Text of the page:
We had a lovely 2 part chat. I think the most optimum way to make change is find a space of calm and acceptence. This state is the springbard for real change. After I interveiwed Dr. Dashtban about T.E.A.M therapy, I realized that this is why this therapy is so affective. It creates this state. This is not your ordinary cognitive therapy! If you are interested in learning about this approach and have the time, this is a great place to start. I already used some of what I have learned to help people grow and feel safe and heard. This seems like a really empowering model, which is very compatible with Emotionally Focused Therapy I use and help others learn. To find out even more about Katie and her team, check out this website.
Testing: In each and every session we use a measuring test to read scores of depression, anxiety, anger, suicidality and even positive feelings and relationship satisfaction.
And at the end of each session patients give a score to the level of empathy they received from me and the helpfulness of the session.
Empathy: Using highly specific techniques of empathy we seek to deeply understand the way my patient is experiencing a heartfelt or a challenging situation. We convey empathic understanding with my patient and check to see if they feel heard and understood.
Agenda Setting: Arguably the most challenging part of the course of therapy. Patients often feel stuck with the proposed changes ahead of them for reasons that are actually quite understandable; in fact even have very awesome and neat reasons not to change. So, letting go of a proposed mood issue might not be that easy if one feels the outcome might not be that desirable. Likewise, the process of healing is in and of itself is challenging for many patients, so we use a paradoxical approach, which often helps patients see the worth of stepping up and rolling up their sleeves to change.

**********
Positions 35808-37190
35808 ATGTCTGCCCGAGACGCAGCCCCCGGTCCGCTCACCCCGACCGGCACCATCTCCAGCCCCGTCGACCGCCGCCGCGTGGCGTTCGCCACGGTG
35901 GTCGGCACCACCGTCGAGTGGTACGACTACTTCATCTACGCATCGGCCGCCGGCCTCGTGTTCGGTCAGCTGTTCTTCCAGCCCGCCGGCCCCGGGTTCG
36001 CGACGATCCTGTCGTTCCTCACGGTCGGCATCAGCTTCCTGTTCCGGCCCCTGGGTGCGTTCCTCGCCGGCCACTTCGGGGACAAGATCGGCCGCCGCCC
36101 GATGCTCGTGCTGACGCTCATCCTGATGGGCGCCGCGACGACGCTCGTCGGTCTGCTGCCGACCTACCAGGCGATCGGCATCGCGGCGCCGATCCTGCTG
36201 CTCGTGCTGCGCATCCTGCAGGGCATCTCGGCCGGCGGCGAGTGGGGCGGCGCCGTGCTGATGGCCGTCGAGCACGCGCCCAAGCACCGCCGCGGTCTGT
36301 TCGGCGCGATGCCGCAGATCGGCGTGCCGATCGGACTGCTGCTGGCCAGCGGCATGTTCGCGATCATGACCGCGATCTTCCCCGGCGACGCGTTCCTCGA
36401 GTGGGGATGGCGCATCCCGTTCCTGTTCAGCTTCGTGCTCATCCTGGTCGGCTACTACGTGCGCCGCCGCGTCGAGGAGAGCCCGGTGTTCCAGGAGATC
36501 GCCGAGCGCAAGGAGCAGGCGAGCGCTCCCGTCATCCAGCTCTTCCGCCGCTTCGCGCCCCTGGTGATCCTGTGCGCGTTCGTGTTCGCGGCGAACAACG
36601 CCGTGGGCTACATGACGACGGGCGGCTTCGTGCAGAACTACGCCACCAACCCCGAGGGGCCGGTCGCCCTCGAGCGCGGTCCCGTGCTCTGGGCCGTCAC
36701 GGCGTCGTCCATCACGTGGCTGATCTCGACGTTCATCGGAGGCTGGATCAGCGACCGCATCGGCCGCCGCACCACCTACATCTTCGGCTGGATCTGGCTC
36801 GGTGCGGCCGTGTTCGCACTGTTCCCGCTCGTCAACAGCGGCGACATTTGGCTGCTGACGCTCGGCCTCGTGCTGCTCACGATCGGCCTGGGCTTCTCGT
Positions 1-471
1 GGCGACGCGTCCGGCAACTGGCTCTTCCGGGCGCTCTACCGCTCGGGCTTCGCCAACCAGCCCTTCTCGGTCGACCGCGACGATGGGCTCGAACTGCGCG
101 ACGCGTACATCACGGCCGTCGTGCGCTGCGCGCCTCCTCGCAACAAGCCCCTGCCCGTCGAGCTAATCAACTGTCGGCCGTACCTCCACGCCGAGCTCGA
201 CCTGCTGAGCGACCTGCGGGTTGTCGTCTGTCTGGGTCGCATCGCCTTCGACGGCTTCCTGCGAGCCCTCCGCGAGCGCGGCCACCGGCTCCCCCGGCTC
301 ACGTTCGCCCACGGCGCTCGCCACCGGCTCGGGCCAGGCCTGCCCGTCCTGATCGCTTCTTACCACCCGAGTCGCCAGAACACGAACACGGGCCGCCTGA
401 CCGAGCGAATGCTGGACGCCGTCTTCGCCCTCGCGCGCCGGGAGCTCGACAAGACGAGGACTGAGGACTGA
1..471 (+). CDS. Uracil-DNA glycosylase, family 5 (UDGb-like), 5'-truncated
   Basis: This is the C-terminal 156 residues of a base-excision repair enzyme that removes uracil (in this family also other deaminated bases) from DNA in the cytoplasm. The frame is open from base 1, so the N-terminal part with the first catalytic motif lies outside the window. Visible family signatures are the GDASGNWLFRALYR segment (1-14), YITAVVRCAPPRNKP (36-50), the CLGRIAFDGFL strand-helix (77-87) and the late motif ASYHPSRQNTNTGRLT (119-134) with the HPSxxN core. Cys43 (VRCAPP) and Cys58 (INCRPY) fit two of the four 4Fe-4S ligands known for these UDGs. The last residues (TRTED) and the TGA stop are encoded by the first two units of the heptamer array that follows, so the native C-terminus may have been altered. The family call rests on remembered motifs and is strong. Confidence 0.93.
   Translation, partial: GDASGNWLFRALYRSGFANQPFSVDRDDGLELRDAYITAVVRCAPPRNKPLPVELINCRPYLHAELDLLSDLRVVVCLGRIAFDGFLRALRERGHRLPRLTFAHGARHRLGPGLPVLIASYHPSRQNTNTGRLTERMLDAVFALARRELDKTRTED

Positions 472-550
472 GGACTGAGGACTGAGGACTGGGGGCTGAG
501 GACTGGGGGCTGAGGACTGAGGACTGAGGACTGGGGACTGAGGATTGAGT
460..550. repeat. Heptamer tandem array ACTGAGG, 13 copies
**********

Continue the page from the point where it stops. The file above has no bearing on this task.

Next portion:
Methods: All based on Cognitive and Behavioral approaches, but also uses any technique that might work nicely for a given patient. In fact there is a tremendous amount of “Role Plays”, that reminds me of Gestalt Therapy and there is a good amount of compassion based, and even humor based techniques, a fair amount of exposure techniques, all borrowed from the wisdom of a variety of therapeutic approaches.
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This came through on my emotionally focused therapy listserv. I listened to it and thought it was really good and a great resource for people to begin to figure out whether or not they are dealing with or bumping up agains someone with possible traits. Well, worth the listen. The couch Podcast.
Evelyn Schmechtig Cochran